Kathleen Parker

WASHINGTON -- Anger is a tough emotion to conceal and the Rev. Jeremiah Wright's simmered barely beneath the surface during his Monday performance at the National Press Club.

Oh, he was funny and entertaining. He's got the gift of gab and knows how to bring an audience to its feet. "Amens" rolled easily off the tongues of his supporters.

But make no mistake: Barack Obama's "former pastor," by virtue only of Wright's recent retirement, is a righteously angry man. And he's mad principally at white folks -- descendants of slaveholders, authors of Jim Crow laws and alleged conspirators to genocide.

Whites, he made clear, brought damnation and terrorism to our shores.

Whatever Wright intended to accomplish during his media blitz these past few days -- including a speech to the NAACP and an interview with Bill Moyers -- he did little good for the Democrats' favored son. Sensing the potential damage to his campaign, Obama on Tuesday expressed outrage and sadness at Monday's "spectacle." Whether that's enough remains to be seen, but clearly, Wright changed few opinions about his now-famous sermon snippets.

Wright claimed that those excerpts were taken out of context and looped and re-looped by television news programs "to stoke fear," and, presumably, to turn white voters against Obama. He also claimed that the attacks against him were really aimed at the black church.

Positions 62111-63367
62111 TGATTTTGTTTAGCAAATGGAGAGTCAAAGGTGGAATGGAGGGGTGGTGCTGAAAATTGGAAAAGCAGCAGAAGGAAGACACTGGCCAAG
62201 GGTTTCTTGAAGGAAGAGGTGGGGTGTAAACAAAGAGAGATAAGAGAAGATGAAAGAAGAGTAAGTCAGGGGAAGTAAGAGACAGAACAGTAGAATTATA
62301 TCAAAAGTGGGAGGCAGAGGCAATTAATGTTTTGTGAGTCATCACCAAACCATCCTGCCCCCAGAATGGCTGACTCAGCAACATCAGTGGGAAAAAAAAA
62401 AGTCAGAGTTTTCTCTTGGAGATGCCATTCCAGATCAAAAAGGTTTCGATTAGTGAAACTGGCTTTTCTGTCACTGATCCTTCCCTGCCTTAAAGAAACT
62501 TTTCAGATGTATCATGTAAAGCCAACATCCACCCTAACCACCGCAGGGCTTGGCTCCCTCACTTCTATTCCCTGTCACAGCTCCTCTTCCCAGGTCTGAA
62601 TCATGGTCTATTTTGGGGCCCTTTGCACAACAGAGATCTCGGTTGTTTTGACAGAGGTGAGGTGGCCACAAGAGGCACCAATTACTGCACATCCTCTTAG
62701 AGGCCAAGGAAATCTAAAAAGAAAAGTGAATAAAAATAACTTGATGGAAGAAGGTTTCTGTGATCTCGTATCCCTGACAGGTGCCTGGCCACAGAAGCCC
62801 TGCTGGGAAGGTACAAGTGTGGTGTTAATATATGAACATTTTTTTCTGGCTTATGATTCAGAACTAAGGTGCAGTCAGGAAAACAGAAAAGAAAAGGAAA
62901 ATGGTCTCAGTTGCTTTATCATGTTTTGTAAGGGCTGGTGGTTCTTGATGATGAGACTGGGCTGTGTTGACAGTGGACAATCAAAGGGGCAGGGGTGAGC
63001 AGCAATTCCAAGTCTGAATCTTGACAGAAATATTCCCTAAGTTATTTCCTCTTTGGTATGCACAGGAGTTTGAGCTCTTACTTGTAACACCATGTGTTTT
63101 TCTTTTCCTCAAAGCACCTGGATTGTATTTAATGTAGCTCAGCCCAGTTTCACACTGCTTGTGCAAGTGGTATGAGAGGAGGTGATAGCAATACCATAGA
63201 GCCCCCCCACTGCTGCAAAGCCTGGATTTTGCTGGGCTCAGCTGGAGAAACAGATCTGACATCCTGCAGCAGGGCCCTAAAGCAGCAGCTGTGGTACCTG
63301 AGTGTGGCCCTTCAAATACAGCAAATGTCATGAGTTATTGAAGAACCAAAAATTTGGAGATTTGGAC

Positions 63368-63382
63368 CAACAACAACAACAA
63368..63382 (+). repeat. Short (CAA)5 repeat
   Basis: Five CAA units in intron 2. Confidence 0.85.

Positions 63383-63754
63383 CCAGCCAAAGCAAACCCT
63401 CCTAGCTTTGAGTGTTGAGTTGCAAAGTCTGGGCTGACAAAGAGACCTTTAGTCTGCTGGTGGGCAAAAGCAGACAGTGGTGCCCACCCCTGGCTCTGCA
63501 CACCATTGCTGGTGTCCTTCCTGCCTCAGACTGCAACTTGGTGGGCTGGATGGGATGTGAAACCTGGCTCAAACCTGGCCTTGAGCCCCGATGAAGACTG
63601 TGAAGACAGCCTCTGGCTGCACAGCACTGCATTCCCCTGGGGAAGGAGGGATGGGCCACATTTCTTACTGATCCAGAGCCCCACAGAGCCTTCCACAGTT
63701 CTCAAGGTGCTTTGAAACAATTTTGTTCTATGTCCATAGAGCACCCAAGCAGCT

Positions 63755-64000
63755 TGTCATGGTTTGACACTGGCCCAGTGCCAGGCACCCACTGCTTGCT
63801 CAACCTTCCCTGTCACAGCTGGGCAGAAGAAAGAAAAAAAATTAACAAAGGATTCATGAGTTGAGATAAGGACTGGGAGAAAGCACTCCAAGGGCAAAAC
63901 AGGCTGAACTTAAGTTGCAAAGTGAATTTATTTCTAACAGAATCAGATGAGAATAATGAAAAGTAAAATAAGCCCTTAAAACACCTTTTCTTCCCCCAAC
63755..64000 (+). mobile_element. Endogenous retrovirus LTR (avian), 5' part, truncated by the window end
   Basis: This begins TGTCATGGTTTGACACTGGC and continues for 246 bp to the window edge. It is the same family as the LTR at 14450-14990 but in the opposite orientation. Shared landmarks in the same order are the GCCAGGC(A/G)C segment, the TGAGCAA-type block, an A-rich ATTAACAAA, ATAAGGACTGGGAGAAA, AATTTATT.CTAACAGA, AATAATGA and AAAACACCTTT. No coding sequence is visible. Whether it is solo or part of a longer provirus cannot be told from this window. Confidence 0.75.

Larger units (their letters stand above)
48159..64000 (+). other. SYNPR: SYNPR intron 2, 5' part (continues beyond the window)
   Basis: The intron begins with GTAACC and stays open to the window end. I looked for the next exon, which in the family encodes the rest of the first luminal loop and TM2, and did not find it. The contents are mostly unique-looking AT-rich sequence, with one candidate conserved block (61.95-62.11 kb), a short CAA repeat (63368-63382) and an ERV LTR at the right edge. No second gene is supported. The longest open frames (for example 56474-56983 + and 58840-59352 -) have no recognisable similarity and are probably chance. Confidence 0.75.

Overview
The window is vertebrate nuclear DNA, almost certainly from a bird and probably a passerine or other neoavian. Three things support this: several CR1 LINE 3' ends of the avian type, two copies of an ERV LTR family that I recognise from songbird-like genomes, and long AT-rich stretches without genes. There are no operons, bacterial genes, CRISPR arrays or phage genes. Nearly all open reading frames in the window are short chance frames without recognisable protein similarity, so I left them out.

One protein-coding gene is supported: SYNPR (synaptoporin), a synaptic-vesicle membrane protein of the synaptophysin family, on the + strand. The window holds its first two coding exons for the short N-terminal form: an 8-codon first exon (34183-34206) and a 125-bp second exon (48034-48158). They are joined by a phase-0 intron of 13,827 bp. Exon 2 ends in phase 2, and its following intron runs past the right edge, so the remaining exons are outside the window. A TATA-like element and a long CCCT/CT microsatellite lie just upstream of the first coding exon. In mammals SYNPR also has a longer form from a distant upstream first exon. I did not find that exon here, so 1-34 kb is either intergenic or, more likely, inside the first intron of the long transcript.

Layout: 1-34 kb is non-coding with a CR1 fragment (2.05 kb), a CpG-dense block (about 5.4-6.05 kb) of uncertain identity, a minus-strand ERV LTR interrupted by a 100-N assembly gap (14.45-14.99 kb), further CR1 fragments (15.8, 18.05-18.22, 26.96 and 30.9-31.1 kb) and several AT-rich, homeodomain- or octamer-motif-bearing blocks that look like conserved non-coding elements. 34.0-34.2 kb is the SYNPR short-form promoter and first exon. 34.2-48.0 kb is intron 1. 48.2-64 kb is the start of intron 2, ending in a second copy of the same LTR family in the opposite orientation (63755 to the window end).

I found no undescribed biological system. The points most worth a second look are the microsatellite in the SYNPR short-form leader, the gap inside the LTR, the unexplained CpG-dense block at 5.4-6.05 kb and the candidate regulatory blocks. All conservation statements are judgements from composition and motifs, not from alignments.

Those earlier sound bites were incendiary, all right. They captured Wright god-damning America and saying one week after the 9/11 attacks that America's "chickens are coming home to roost." But they were replayed so many times because they were so unbelievable and because they raised questions of consequence -- not about the institutional black church but about Wright, specifically, and his most-famous parishioner.

Could the pastor of a man hoping to become president really have said those things? And what would it mean for the nation and the world if America's highest officeholder had marinated for 20 years in that kind of thinking?

Among Wright's more controversial positions is his assertion that the U.S. government created the AIDS virus to kill blacks. That theory is embraced by 27 percent of blacks, according to a California State University study. Another 23 percent were undecided.

On Monday, Wright didn't alter his tune, but reiterated his belief in a government genocidal AIDS program. Citing the Tuskegee experiments, during which nearly 400 black men infected with syphilis were left untreated, Wright said the government is capable of anything.

Kathleen Parker

Kathleen Parker is a syndicated columnist with the Washington Post Writers Group.
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